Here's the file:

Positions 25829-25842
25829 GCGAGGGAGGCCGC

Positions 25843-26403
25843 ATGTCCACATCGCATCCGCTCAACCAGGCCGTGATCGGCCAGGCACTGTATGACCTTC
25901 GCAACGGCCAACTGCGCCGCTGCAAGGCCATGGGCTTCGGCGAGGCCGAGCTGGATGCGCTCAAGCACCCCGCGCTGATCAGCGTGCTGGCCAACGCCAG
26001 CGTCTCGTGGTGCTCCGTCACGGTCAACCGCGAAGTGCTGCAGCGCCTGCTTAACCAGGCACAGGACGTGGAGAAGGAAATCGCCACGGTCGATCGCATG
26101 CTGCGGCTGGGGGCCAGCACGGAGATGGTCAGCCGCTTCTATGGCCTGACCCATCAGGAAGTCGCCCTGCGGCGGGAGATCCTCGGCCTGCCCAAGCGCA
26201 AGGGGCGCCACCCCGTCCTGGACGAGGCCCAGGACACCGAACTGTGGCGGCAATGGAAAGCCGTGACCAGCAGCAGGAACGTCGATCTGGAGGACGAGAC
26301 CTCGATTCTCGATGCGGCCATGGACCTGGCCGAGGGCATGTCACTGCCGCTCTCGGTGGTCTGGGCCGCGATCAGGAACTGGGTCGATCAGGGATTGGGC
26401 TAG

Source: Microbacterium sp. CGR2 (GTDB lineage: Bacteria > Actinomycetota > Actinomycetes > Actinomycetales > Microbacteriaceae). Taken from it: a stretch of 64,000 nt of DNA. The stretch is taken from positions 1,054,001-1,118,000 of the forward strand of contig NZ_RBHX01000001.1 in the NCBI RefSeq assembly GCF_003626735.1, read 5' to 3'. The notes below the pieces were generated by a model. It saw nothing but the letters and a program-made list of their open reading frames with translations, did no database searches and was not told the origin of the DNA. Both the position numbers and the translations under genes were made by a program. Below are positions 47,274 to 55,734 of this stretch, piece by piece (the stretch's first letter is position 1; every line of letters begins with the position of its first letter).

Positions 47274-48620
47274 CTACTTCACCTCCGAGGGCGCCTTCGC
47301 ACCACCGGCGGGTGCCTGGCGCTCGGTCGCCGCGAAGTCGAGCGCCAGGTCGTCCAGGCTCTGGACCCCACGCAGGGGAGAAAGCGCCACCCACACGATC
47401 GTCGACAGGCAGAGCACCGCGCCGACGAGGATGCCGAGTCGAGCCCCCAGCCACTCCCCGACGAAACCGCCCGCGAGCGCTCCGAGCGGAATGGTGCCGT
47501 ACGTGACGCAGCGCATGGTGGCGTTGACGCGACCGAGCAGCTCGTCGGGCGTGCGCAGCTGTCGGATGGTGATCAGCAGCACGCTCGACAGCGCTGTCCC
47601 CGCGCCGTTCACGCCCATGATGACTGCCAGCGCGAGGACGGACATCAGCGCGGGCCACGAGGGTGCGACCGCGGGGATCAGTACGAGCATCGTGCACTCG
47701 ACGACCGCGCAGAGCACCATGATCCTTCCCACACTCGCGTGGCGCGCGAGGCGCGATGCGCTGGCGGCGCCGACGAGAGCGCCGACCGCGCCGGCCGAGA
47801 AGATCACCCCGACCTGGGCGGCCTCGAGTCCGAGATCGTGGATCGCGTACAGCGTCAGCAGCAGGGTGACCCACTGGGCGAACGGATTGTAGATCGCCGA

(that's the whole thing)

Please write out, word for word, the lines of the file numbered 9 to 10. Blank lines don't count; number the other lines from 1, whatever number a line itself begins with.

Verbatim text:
26301 CTCGATTCTCGATGCGGCCATGGACCTGGCCGAGGGCATGTCACTGCCGCTCTCGGTGGTCTGGGCCGCGATCAGGAACTGGGTCGATCAGGGATTGGGC
26401 TAG